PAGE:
Make Your Own Homemade Flavored Vinegar From Fresh Herbs

Hello Lovelies,

It has been a long time!  Our family has been dealing with some health issues, but God is great! We are healing and on the up and up.  About a month ago, I started drying most all of the herbs that we grew in our garden.  I couldn’t let them to go to waste, but couldn’t use the fresh version up in enough time.  Due to lacking freezer space, I tried another alternative such as making flavored vinegar.  After the herbs were cut down to just stems, the purple basil started regrowing leaves and eventually flowered.  But what I didn’t know, was that you can use the entire plant and make flavored vinegar!  I had heard about it in books and online, but never gave it a try.  It is a great way to use most all of the plant to get the most out of it.  Here is how to make it.

Purple Basil Vinegar

-Cleaned and drained basil leaves and flowers

-Sterilized Mason jar

-White Distilled Vinegar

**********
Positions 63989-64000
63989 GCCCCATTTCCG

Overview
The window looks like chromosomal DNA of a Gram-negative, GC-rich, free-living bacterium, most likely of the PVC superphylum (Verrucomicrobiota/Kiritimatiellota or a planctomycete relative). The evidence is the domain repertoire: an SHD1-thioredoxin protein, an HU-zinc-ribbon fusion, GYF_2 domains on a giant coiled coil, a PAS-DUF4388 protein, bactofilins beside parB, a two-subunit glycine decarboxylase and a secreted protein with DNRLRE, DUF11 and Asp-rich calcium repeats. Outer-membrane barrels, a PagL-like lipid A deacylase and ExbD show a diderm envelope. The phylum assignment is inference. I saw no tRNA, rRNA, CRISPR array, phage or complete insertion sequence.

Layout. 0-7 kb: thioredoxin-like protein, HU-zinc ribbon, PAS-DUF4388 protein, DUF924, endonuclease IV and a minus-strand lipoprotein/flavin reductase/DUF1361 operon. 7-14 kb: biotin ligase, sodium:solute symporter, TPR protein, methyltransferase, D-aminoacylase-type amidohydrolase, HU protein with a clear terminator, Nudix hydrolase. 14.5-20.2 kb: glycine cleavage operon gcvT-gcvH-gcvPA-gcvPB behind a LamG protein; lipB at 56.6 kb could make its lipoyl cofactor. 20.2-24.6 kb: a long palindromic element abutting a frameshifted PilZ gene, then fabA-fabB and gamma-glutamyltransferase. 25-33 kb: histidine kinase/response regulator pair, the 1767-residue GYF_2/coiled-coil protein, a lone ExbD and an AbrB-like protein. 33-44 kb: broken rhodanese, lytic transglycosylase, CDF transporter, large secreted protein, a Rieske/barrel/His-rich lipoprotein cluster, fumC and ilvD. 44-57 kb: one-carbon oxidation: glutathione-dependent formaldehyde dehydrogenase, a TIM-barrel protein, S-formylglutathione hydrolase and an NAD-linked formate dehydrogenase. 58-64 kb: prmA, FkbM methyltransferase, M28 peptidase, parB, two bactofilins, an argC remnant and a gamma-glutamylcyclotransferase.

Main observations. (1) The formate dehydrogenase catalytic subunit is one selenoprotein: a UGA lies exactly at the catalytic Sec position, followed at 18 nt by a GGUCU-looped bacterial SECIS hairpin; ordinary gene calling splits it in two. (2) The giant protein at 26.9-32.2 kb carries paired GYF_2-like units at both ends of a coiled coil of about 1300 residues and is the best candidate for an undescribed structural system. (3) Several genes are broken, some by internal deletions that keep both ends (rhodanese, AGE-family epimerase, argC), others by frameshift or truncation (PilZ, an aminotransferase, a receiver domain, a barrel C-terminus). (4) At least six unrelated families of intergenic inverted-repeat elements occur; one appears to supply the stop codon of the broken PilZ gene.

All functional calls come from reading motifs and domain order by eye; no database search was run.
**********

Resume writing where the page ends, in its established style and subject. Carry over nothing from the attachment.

20170729_190942Fill the bottom of the mason jar with freshly cut leaves and flowers of whatever herb you are wanting.  In this post, it is purple basil.

20170729_191210_001Pour over white distilled vinegar and cover tightly.  Shake gently and put in the refrigerator.  Let it sit in the refrigerator and in two weeks you will have flavored vinegar.  Simply strain the leaves and flowers and keep in the fridge.

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You can make any flavor you’d like with any herb you’d like.  The vinegar has a pretty strong fragrance and can be used in so many recipes for a boost in flavor.  First thought that comes to mind is spaghetti sauce and chicken! Other ways to incorporate vinegar is in sauces, canning, or even in pickled vegetables.  The two pictures to the left and right are what the vinegar looks like after two weeks.  It smells soo good ya’ll!